Yes. we all know that the Tax Reform Act of 1986 is the most recent example of comprehensive tax reform. And yes, it compressed 14 tax brackets into two (15%, 28%) with a third that has been called the phantom bracket (33%). It also eliminated most tax deductions and entirely erased loopholes and shelters.
But little has been said about the process. It took TWO YEARS for lawmakers to wheel and deal, talk and balk until they finally had a compromise.
What Happened During Those Two Years?
We could say that it all started with a 1984 Reagan Administration proposal called Treasury I. President Reagan reputedly cared about reforming the system because he had not liked his 90% marginal tax rate. He appears to have made sure that other people cared too.
A 2 1/2 (or so) minute excerpt from the President’s 1985 talk to the nation:
At the time, we had a Republican Senate, a Democratic House and the Republican President. The problem was how to arrive at a compromise among so disparate a group. Some complained about tax dodgers. Others were angry about high rates. People were concerned that the poor paid too much and the system was convoluted.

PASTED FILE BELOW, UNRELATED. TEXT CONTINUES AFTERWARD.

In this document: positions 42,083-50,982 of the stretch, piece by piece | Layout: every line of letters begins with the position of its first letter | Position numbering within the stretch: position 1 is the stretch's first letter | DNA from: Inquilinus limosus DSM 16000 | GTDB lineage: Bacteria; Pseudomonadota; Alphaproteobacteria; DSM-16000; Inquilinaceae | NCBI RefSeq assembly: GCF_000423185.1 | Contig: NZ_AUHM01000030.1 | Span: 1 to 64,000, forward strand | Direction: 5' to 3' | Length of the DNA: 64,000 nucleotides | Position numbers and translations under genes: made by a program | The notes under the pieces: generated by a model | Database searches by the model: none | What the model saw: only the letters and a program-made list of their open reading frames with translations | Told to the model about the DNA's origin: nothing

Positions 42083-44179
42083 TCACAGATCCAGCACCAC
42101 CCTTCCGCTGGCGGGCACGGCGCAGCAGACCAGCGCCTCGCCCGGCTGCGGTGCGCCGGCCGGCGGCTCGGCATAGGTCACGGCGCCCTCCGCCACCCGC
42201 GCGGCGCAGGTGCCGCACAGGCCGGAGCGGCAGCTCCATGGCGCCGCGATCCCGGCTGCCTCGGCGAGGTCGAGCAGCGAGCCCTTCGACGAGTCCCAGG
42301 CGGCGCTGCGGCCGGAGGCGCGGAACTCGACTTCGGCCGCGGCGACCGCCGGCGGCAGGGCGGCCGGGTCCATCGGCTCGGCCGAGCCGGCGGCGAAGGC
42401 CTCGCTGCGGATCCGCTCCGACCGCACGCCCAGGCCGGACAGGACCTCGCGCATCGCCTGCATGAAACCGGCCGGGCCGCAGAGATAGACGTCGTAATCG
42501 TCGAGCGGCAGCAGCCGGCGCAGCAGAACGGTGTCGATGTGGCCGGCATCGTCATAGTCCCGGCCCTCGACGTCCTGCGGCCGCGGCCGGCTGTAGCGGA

Through a public charm offensive from a politically savvy President and considerable private maneuvering, enough Democrats and Republicans agreed to negotiate. The Democratic chair of the House Ways and Means Committee asked the people what they wanted. He scheduled a summer of public hearings during which more than 450 people testified. Three Democrats and three Republicans (plus one extra lawmaker) had a series of secret meetings. You get the idea. Socially and professionally, over beer and in committee, they identified their tradeoffs.
At the end, they were able to meld the tax reformers worried about unfairness with the supply siders who wanted low rates. During those 24 months, they gave and they got.
Our Bottom Line: The Characteristics of Good Tax Legislation
We have three basic criteria for judging tax legislation:
- Is it fair?
- Is it simple?
- Does it collect sufficient revenue?
When President Ronald Reagan said that the Tax Reform Act of 1986 was “clear, simple and fair for all,” he almost said it all. He just could have added that the TRA was also a legislative lesson.
My sources and more: To hear 40 years of tax legislation in 60 minutes or so, do listen to this Econtalk 2012 archive podcast. Then, this recent NY Times column from former NJ Senator Bill Bradley and this 1986 NY Times article were good for more detail. But if you want the whole story, Showdown at Gucci Gulch is excellent.
After publication, this post was edited to eliminate a typo.